Brandon Voss: 00:05:57 Well, I think that's exactly it. There's information and so... Well, let me start like this. You know that there is no way for you to have complete information when you get to the table. So, if you come to the table, having decided on an outcome, knowing that there's holes in your information, what have you done to yourself? There's always other terms other than price that make up any given deal. And then what emotions are tied to what they're trying to do, what they want to accomplish, that's exactly... There's always things that they're dealing with that only they can see. And so how does that affect what you're trying to accomplish?
John Maddux: 00:06:47 Cool. Now, being the son of a hostage negotiator and FBI agent, you got to have a story, you got to you got to tell us. I don't know if there's any stories that normally tell, but is there anything you can share with our audience? I think that's... I'm sure there's something that's exciting that we'd love to hear. I know it's not like the movies, like you said, but certainly, I imagine there's got to be something that you share with us that has to do with the hostage negotiations, like a true story.
Brandon Voss: 00:07:17 Well-
John Maddux: 00:07:18 You don't have to [crosstalk 00:07:18] names or say names.
Brandon Voss: 00:07:20 ... cool is... And I think it's in regards to the Jeff Schilling case. And the Jeff Schilling case is in the book, and they have a splitting difference. And so they're trying to get across to the hostage taker that Jeffery, the person they're holding, is a real person, and don't hurt him, and it's happening to be taken place in an area that was a Muslim country and mothers are important in that country. And so in an effort to endear the hostage to the hostage taker and also show him as a human being, and then also use the media...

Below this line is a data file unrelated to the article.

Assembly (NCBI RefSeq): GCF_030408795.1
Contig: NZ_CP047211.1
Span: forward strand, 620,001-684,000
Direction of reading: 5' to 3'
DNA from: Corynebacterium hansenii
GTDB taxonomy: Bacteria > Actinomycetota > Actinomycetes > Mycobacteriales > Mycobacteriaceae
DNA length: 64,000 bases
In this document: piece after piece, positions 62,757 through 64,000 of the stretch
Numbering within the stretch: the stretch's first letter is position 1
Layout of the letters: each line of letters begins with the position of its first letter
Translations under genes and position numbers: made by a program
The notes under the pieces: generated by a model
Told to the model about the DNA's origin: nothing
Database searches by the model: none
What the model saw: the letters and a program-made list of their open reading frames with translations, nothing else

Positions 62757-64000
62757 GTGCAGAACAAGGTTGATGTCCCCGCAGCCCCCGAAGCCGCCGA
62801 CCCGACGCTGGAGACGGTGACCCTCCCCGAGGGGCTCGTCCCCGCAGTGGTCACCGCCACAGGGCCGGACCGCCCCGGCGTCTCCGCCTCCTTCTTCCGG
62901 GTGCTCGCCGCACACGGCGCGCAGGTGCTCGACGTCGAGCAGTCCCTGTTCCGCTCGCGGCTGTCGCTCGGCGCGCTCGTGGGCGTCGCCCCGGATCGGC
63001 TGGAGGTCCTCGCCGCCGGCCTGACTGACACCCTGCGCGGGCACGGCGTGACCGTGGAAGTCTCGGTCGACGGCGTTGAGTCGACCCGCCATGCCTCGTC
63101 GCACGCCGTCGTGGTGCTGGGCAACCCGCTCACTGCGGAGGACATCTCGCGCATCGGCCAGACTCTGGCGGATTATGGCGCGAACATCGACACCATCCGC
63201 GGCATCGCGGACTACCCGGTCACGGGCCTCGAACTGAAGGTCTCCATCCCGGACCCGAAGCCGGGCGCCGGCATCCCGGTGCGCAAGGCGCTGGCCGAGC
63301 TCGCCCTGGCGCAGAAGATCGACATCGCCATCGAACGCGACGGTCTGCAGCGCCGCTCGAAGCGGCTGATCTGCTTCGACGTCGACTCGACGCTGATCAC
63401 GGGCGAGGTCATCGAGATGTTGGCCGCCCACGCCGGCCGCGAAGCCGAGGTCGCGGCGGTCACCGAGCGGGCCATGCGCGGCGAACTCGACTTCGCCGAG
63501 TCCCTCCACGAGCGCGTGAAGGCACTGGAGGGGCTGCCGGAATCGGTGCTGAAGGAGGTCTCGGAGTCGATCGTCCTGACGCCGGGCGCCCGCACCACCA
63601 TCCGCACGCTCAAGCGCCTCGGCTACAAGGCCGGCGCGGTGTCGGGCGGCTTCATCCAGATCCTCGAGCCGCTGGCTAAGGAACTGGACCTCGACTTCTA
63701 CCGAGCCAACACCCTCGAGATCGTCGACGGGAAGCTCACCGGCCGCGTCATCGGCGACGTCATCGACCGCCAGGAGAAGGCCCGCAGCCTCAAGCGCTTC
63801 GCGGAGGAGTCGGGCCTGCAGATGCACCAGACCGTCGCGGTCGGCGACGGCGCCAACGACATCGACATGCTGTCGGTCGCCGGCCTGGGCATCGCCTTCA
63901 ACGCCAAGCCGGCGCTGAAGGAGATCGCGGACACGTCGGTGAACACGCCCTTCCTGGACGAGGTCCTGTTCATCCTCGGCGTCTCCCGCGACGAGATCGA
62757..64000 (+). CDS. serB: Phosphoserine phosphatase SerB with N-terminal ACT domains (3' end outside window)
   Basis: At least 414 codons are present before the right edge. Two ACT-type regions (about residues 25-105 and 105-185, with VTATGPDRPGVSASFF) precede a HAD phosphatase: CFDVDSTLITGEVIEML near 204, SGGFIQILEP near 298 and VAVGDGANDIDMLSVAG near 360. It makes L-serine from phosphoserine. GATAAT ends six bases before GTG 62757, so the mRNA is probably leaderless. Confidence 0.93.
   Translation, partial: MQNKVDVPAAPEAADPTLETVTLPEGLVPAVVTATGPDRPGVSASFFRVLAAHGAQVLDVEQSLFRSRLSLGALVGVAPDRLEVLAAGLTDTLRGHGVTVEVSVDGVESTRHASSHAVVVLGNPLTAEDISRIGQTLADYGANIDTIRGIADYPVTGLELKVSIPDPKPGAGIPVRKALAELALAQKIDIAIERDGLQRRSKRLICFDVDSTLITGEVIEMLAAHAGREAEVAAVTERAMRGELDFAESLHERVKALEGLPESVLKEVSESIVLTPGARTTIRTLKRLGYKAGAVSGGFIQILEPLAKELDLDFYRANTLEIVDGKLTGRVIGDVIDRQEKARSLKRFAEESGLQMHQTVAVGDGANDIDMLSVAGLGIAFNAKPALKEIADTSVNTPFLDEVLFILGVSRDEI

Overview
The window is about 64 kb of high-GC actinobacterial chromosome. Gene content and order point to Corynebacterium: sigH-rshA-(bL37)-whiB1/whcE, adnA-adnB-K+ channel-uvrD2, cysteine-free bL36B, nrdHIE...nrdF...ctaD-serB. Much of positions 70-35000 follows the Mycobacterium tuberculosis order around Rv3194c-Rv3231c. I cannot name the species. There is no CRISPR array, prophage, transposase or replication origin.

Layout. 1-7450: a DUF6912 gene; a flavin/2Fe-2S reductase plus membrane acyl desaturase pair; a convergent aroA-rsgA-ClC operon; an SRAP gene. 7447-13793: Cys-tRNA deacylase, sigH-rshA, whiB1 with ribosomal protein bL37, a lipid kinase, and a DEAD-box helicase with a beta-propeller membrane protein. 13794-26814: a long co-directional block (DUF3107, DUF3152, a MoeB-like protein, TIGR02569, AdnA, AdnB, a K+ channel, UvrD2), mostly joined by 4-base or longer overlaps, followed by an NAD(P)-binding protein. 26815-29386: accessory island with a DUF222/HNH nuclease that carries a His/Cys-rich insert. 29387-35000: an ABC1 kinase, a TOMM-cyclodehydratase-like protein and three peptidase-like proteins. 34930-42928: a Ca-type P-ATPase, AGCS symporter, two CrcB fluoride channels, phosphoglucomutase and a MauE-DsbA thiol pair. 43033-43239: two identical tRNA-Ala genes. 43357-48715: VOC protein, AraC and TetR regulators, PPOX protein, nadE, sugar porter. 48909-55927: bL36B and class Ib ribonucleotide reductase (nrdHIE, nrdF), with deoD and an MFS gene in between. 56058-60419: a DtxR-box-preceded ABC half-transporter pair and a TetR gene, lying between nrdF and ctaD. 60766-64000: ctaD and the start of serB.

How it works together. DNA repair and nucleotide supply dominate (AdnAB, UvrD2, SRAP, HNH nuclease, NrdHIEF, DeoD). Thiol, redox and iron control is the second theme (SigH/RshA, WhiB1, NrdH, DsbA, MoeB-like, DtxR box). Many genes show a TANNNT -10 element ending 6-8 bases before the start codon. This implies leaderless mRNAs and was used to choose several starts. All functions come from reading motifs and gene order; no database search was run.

Brandon Voss: 00:08:06 These guys watch TV too, they read the papers, they hear what's happening. And in order to use and also use the media as a place of influence, they had Jeff's mother on TV, on the news, basically just saying, "Don't hurt my son. Please don't hurt my son." And they had a conversation with the hostage taker over it, and the hostage taker said, "His mother knows about this? You tell his mother he's okay." And being able to watch the newsfeed and see the mother on TV and know he was behind the scenes and knowing all that was going on, that was a cool thing.
John Maddux: 00:08:52 They showed their cards right there. Yeah? They were basically saying, in different words, that they're not going to kill them or they're not going to harm him necessarily. Right?
Brandon Voss: 00:09:02 That's it. That's it. They found that, interesting thing, if they could get the hostage taker to use the name of the hostage, of the person or people they had captive, the chances of them actually hurting those individuals dropped drastically.
John Maddux: 00:09:19 Oh wow. So when they actually asked the-
Brandon Voss: 00:09:21 [crosstalk 00:09:21]. I want to say by like 800%. It's something ridiculous.